Every fall, salmon fill local waterways as they return to lay and fertilize their eggs in streams where they were born.
As salmon spawning season begins this month, now is a good time to remind Pacific Northwest dog owners about the danger of salmon poisoning disease.
What is Salmon Poisoning Disease?
Salmon Poisoning Disease is a potentially fatal condition seen in dogs that eat raw salmon and other anadromous fish (fish that swim upstream to breed).
Dr. Bill Foreyt, a veterinary parasitologist at Washington State University’s College of Veterinary Medicine, said that “salmon (salmonid fish) and other anadromous fish can be infected with a parasite called Nanophyetus salmincola.
“Overall, the parasite is relatively harmless,” added Dr. Foreyt. “The danger occurs when the parasite a rickettsial organism called Neorickettsia helminthoeca infects the parasite. It’s this microorganism that causes salmon poisoning.”
You should also remember that the parasite can be in not only any species of salmon, but it can also be in trout, steelhead, and the Pacific Giant Salamander.
The area from northern California to central Washington, “is the only region of the world in which dogs face this potentially deadly health threat.”
Dr. Bill Foreyt also noted that “Canids (dogs) are the only species susceptible to salmon poisoning. That’s why cats, raccoons and bears eat raw fish regularly with out consequence.”
Once a dog eats an infected salmon, some or all these symptoms will appear in about six days:
- lack of appetite
- swollen lymph nodes
Without treatment, about 90% the dogs infected with salmon poisoning will die within about 2 weeks.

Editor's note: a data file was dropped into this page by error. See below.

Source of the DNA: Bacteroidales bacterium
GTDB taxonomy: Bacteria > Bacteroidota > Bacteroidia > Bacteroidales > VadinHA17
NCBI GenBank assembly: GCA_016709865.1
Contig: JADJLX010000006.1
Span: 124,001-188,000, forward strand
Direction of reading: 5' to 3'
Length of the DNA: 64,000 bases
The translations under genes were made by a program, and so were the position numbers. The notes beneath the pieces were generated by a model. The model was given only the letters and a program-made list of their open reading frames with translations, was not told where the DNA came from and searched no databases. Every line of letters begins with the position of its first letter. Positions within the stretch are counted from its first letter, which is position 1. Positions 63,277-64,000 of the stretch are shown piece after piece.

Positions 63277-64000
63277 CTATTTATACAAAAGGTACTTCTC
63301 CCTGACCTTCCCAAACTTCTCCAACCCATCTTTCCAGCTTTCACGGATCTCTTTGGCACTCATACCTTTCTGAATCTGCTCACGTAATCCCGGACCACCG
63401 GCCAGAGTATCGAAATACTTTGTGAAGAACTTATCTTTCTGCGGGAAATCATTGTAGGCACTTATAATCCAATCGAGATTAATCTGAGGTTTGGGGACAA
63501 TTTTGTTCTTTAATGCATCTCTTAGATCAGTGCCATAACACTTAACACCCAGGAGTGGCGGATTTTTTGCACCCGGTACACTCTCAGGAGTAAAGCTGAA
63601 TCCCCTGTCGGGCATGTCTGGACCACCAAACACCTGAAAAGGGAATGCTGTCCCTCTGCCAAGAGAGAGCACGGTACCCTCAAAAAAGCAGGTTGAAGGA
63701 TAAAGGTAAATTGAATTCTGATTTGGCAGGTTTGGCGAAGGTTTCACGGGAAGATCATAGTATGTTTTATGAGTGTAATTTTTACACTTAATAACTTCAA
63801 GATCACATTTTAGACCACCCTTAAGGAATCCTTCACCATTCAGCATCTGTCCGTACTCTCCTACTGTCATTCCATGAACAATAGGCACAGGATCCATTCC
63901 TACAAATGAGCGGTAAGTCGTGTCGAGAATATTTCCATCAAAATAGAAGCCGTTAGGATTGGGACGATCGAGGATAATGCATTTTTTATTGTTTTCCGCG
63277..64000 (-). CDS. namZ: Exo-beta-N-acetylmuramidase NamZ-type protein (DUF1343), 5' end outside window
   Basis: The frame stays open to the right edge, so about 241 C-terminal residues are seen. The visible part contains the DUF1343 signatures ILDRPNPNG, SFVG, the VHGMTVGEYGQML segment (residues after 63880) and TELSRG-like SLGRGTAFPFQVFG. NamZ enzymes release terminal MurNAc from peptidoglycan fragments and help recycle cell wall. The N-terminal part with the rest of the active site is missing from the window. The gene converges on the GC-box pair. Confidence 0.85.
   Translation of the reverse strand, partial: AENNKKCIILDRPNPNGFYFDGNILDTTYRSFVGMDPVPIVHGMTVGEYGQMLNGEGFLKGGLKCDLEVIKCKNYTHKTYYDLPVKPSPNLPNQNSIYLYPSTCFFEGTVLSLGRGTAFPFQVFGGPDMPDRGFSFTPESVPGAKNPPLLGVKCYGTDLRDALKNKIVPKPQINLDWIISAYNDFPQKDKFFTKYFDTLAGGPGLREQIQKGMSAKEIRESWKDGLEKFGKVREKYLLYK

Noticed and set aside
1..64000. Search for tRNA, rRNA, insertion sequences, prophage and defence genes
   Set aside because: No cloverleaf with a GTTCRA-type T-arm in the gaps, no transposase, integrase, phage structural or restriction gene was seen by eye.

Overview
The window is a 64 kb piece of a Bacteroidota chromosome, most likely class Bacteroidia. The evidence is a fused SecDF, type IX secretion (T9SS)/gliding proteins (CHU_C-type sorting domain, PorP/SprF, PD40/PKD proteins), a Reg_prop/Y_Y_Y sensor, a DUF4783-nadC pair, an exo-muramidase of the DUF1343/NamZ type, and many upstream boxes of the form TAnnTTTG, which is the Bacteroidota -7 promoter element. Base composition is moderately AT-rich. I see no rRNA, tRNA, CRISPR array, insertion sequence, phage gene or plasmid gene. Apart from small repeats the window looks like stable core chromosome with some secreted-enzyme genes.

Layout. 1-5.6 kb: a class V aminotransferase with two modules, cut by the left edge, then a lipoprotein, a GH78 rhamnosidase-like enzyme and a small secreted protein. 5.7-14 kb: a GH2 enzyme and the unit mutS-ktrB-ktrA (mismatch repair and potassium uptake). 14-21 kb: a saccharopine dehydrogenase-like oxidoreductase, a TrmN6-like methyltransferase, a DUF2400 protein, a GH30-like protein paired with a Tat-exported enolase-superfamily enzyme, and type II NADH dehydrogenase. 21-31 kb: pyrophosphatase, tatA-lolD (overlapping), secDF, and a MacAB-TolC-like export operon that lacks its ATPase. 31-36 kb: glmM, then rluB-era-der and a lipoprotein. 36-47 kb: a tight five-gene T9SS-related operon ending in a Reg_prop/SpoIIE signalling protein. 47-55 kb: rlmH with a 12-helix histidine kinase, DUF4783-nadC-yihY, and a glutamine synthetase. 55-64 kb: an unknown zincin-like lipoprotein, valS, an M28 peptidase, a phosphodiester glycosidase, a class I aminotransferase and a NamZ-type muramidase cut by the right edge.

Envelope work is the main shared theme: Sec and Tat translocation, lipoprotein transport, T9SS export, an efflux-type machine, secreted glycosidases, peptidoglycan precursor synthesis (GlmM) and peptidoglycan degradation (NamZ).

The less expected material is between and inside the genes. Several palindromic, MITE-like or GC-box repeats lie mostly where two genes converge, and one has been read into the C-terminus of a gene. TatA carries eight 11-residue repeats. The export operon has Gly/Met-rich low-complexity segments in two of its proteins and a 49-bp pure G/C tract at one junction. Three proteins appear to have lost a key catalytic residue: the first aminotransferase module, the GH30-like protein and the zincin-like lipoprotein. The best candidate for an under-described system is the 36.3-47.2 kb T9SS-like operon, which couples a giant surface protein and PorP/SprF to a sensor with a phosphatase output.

However, studies show that 85-90% of dogs affected by salmon poisoning will recover with appropriate care and antibiotic treatment. The key is to diagnose and treat it as quickly as possible.
How to Protect Your Dog from Salmon Poisoning Disease
The best way to protect your dog from salmon poisoning disease is simple: Don’t let it eat raw salmon!
But this may be difficult if you have a dog that will scarf up any piece of food it finds (Labrador Retriever owners, I’m talking to you!).
Here are some ways you can prevent your dog from eating raw salmon:
- Cook salmon thoroughly or deep-freeze it for a minimum of 2 weeks to destroy the parasite
- Don’t leave raw salmon out where a counter surfing dog can snatch it.
- If you clean a salmon yourself, wrap the raw entrails securely and dispose them in well-secured cans.
- Remind family members not to give raw salmon to the dog.
- Keep your dog leashed at beaches, rivers and streams with spawning salmon to prevent it from eating dead, dying, or even swimming fish in shallow water.
If your dog does eat raw salmon, take it to a vet immediately for diagnosis and treatment.
Salmon spawning season generally lasts from September through November.
Here’s a story from KING 5 last year about salmon poisoning: